Suburbia in the 1950’s isn’t the perfect place it’s made out to be. I’m giving Suburbicon a C.
Suburbicon is advertised as the perfect place for families. Well-kept lawns, beautiful homes and friendly neighbors but it hides a dark side. When an African American family moves in, the horrible underbelly of the town begins to unravel. Gardner Lodge (played by Matt Damon) has what appears to be a perfect family, but he’s hiding secrets which end in bloodshed and death.
Based on an early script by the Coen Brothers, George Clooney and Grant Heslov rewrote the story moving it from a more humorous story to a dark commentary on life in suburban America. Additionally, directed by Clooney, Suburbicon tells two stories simultaneously of the first African American family in an all-white neighborhood and the racial hatred which occurs, alongside the breakdown of a typical suburban family who is more demented than they first appear.
The two stories don’t really blend. While the African American family faces some very realistic hatred and racial bigotry, it’s the “normal” family who is the main focus. It’s this heavy handedness about the message of the “con” of Suburbia and what is hidden behind the perfect lawns and homes, which is pummeled over the viewer’s head.
Additionally, the story is dark and deeply disturbing. The poor child of Gardner faces many horrors which leave you feeling icky as you exit the movie. Not only that, but the movie leaves a lot of unanswered questions. Plot points are brought up and never explored. It left me wondering about my own perception and what Mr. Clooney wanted the characters to show. In fact, the ending feels very awkward, moving back to a “normal” place after all the horrors, but we don’t know what will happen next.
Certainly not a movie for a family fun night, and not one for a date. If you are a fan of Damon’s acting or the Coen brothers, this might interest you, but wait and see it at home where you can take a shower to clean the filth off afterward.
With the recent crazy weather events, Geostorm is a timely movie with danger and thrills. I’m giving it an A-.
In 2019, a catastrophic weather event set in motion the creation of a system of satellites to control and prevent major weather events from happening. The Dutch Boy program was Jake Lawson’s (played by Gerard Butler) baby, but when he doesn’t play nice with the politicians, he’s pulled by his own brother, Max, (played by Jim Sturgess) from the project. Just as the United States is about to turn over the control to an international governing body, malfunctions occur causing horrible weather events to happen. Now it’s up to Jake and Max to figure out who is behind the sabotage and fix it before the whole world’s weather explodes.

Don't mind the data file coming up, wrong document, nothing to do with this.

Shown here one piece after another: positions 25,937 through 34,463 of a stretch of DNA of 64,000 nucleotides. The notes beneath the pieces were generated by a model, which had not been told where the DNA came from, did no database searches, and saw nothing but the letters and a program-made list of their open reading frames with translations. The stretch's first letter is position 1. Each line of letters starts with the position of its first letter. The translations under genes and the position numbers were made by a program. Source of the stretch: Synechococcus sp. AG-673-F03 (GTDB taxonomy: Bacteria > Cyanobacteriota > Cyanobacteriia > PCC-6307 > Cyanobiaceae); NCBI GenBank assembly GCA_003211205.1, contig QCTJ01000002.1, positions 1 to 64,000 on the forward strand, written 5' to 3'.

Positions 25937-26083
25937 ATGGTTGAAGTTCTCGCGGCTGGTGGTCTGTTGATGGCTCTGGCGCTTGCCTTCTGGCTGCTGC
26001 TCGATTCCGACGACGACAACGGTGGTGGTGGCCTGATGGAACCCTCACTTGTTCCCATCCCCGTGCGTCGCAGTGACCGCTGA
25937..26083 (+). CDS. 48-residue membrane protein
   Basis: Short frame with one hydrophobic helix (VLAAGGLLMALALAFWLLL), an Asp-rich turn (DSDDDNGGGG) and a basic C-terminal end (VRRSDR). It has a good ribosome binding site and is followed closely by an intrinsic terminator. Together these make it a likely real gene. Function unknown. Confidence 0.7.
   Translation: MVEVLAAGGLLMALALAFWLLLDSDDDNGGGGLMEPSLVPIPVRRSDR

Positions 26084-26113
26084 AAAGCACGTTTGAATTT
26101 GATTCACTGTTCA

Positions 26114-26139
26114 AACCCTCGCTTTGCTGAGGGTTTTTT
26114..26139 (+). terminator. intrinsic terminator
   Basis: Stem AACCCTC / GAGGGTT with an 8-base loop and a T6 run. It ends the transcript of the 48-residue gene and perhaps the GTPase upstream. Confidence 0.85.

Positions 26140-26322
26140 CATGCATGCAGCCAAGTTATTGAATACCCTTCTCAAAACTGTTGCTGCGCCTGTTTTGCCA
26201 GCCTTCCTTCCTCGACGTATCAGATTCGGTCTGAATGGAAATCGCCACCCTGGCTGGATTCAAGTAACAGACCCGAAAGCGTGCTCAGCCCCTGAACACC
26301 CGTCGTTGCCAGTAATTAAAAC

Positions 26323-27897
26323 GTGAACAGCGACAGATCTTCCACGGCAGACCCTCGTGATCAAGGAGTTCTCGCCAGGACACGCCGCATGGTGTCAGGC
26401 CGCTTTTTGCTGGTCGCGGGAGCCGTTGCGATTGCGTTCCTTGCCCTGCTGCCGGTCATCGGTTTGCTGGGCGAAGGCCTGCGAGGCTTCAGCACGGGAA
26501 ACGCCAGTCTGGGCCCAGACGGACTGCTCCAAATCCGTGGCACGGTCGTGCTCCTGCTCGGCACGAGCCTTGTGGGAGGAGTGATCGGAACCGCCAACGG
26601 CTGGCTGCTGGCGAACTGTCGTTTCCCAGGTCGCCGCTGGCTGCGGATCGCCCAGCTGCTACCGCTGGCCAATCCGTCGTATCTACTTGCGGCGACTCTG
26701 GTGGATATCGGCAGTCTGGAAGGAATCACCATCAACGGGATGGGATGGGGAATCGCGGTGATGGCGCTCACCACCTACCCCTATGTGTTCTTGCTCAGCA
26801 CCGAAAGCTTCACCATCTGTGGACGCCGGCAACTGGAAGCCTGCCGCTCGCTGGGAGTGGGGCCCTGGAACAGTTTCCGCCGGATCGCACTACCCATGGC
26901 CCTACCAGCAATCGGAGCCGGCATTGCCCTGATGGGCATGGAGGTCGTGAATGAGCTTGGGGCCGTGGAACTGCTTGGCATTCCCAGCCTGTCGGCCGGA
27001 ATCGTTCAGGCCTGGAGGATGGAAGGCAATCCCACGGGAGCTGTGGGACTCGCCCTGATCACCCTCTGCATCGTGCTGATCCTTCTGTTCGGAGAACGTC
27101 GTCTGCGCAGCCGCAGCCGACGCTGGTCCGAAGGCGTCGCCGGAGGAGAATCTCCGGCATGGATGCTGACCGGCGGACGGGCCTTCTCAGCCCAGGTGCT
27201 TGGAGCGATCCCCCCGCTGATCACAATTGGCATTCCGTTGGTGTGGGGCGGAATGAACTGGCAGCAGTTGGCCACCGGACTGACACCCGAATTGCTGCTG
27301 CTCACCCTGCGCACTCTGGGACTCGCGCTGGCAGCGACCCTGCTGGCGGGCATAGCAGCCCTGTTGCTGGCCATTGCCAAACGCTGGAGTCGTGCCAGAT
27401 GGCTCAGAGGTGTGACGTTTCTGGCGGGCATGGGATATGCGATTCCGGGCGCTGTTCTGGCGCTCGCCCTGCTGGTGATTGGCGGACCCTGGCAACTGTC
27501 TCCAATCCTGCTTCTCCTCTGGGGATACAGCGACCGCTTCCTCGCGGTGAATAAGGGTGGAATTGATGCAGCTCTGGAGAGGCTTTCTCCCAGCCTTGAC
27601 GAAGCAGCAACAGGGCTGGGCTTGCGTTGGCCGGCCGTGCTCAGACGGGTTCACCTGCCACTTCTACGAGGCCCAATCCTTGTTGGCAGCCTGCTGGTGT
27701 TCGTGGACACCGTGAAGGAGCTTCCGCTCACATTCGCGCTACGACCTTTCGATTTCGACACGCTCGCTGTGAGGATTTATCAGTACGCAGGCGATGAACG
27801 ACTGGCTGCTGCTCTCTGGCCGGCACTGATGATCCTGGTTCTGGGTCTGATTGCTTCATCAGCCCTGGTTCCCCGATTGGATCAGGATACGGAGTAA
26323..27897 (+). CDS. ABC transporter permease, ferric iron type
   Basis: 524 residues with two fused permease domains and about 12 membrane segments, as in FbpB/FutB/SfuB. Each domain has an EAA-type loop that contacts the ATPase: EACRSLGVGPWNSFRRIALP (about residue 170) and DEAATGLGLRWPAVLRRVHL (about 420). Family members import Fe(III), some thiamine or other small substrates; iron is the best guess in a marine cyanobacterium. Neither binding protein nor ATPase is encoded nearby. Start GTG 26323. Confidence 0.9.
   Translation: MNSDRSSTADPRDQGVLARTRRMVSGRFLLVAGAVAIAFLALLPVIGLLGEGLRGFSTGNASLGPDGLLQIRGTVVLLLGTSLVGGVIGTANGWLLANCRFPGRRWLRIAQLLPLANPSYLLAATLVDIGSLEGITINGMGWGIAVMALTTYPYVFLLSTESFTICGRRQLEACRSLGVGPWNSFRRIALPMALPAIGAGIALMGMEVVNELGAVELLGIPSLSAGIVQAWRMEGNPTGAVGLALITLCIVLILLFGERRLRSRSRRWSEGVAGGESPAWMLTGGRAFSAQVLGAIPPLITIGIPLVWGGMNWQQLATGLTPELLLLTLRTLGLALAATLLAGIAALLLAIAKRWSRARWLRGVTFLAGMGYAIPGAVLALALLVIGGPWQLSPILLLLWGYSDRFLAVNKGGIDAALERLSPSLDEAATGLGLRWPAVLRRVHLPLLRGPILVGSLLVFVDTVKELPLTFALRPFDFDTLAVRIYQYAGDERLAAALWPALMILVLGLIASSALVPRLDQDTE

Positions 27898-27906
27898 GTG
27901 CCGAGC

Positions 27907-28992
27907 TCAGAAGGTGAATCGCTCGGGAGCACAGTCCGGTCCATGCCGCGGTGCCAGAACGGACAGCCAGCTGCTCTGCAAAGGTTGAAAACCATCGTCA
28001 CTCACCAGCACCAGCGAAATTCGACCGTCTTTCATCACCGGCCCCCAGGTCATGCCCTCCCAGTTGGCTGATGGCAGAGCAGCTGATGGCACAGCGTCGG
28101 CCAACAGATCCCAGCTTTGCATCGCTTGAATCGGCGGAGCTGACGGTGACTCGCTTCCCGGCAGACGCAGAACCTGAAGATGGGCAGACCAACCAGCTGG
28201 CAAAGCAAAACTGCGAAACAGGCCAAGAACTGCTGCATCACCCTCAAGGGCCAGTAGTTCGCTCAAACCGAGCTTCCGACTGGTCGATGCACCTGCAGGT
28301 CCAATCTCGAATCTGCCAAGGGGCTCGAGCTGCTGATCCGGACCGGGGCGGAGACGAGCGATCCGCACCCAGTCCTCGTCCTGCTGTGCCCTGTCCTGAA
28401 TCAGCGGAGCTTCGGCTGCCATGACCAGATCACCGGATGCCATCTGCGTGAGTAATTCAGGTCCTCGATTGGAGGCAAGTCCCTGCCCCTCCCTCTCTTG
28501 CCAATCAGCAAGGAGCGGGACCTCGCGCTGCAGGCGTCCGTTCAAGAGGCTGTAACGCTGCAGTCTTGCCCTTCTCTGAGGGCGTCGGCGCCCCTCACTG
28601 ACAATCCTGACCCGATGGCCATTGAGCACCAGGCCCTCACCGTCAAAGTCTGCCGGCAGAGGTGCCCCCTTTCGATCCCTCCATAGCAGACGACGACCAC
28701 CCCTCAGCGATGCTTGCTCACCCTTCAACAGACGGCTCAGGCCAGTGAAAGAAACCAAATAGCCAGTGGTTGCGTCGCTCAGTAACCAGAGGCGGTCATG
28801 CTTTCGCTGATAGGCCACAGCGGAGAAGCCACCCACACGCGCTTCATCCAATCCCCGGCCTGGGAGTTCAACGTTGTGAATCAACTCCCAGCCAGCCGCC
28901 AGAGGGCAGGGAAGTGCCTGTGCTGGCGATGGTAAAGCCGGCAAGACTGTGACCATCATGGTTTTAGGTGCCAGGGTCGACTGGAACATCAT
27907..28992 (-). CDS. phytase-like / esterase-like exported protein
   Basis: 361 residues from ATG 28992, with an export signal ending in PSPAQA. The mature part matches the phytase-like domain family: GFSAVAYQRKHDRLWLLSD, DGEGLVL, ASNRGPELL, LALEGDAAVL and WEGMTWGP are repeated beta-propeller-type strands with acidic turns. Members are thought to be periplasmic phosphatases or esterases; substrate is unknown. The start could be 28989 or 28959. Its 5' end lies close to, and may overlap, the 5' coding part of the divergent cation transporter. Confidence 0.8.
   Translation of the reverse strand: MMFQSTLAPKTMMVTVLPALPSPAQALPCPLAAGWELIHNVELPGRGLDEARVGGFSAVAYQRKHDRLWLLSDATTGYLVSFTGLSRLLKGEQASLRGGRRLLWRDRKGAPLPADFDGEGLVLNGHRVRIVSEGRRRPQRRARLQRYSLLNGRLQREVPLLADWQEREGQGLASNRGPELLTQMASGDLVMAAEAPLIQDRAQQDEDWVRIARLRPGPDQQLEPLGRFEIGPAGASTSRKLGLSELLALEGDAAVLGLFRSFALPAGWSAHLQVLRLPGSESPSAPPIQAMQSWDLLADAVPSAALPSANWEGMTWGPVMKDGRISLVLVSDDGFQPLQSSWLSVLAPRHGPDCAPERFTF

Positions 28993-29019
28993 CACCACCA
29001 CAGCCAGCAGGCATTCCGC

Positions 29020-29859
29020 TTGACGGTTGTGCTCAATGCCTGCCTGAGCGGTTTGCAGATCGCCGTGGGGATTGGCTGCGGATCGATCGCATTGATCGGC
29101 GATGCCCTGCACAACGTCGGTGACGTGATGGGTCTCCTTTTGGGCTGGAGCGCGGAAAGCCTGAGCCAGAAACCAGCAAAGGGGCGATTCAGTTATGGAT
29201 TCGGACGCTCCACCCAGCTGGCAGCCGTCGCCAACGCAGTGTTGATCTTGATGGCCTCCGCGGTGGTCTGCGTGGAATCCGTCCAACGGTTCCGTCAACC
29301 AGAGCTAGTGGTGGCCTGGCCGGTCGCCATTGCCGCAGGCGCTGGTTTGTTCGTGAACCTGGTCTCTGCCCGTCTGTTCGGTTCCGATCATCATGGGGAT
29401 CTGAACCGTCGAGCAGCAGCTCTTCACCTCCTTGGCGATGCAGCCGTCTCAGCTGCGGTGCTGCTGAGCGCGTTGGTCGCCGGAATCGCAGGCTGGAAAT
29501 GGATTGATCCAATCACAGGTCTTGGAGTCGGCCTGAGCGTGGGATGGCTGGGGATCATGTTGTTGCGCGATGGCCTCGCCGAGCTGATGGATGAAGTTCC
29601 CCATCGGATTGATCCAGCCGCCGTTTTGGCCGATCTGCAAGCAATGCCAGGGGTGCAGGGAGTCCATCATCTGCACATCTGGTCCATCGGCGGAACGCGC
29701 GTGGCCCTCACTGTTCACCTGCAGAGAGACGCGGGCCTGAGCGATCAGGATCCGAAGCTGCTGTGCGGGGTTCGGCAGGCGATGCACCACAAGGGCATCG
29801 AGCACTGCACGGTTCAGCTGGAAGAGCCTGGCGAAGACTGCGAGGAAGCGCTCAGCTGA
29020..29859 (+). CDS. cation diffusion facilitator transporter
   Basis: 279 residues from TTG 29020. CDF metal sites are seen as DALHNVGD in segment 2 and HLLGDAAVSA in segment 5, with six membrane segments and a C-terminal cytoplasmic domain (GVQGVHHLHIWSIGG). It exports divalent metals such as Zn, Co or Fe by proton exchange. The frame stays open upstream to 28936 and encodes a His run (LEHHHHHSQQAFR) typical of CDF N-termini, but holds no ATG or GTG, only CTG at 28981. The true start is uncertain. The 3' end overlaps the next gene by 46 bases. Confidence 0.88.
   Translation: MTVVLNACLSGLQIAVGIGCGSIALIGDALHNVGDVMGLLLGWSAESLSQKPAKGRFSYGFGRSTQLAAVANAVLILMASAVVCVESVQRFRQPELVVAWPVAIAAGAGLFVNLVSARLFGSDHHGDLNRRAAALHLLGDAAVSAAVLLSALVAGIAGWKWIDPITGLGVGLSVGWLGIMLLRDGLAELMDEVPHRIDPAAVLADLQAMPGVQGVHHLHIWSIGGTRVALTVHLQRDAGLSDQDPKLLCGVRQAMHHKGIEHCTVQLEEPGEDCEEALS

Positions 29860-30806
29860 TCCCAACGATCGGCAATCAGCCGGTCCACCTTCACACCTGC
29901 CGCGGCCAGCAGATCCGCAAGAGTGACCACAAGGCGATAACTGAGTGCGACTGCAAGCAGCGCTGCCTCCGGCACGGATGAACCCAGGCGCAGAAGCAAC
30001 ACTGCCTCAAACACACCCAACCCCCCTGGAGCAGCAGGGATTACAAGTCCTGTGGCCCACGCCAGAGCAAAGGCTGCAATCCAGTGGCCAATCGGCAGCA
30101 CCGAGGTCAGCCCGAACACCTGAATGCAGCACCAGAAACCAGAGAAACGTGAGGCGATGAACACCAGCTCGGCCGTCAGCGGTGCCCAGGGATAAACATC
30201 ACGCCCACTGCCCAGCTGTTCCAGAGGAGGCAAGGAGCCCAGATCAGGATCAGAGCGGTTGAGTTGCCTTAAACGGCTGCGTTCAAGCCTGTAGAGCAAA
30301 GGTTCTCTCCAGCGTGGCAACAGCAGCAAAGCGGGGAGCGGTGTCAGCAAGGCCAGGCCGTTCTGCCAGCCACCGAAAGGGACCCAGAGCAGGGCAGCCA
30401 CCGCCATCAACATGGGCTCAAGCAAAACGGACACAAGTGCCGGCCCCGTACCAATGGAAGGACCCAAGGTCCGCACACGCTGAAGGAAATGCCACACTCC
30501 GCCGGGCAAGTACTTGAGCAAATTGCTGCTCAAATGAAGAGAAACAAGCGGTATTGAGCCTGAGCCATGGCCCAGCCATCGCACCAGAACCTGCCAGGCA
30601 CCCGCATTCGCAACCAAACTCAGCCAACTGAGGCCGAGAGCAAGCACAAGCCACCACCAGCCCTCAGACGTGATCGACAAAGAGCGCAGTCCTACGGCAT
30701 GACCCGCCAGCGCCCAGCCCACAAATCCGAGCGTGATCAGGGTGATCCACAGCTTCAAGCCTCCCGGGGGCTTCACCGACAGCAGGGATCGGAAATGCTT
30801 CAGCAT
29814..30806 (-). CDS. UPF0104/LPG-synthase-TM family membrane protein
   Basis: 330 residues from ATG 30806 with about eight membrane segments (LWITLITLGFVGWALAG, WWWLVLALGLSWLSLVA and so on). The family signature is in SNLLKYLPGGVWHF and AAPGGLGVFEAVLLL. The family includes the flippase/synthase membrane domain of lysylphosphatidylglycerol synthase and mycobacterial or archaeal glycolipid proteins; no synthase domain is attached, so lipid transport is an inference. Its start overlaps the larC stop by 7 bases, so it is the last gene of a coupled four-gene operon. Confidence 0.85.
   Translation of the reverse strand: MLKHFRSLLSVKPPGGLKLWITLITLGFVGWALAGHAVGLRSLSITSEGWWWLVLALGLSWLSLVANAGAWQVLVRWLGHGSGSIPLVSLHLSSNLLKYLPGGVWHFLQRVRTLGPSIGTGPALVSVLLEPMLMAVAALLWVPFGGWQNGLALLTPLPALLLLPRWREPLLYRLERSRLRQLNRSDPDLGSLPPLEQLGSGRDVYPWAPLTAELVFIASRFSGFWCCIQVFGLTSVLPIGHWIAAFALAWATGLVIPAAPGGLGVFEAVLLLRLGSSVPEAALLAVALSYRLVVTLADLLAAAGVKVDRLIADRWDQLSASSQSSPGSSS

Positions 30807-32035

Geostorm is more than an apocalyptic tale, it’s about family. The dynamics between Jake and Max, as well as Jake and his daughter are touching and are realistic. Families fight and disagree, families don’t always see eye to eye, yet families are forever. Then there’s the idea of the Dutch Boy being Jake’s baby as well. He can’t let it fail nor be used as a weapon.
Another amazing dynamic is the character of Sarah Wilson played by Abbie Cornish. She’s a female secret service agent on the detail to protect the president, but she’s breaking the rules by dating Max who is a member of the government. Sassy and professional, she’s a strong woman in a role we don’t’ often see females in. She’s conflicted but ultimately does what she needs to do, even it costs her.
The twists and turns keep you guessing as to who is the person or people behind the sabotage. I liked the interplay between Butler’s character and everyone else. I could be blindfolded and just listen to him talk all the time. His character in Geostorm was reminiscent of his character from Olympus has Fallen, but with a less guns and more outer space.
Reminiscent of San Andreas and Independence Day, Geostorm features stunning visual effects and wonderful characters. It’s slow to start off but the pace picks up as it heads to a stunning conclusion. Some may say that the ending is too wrapped up for their taste, but it does give us a launching point for a sequel… or at least a dialogue about playing God.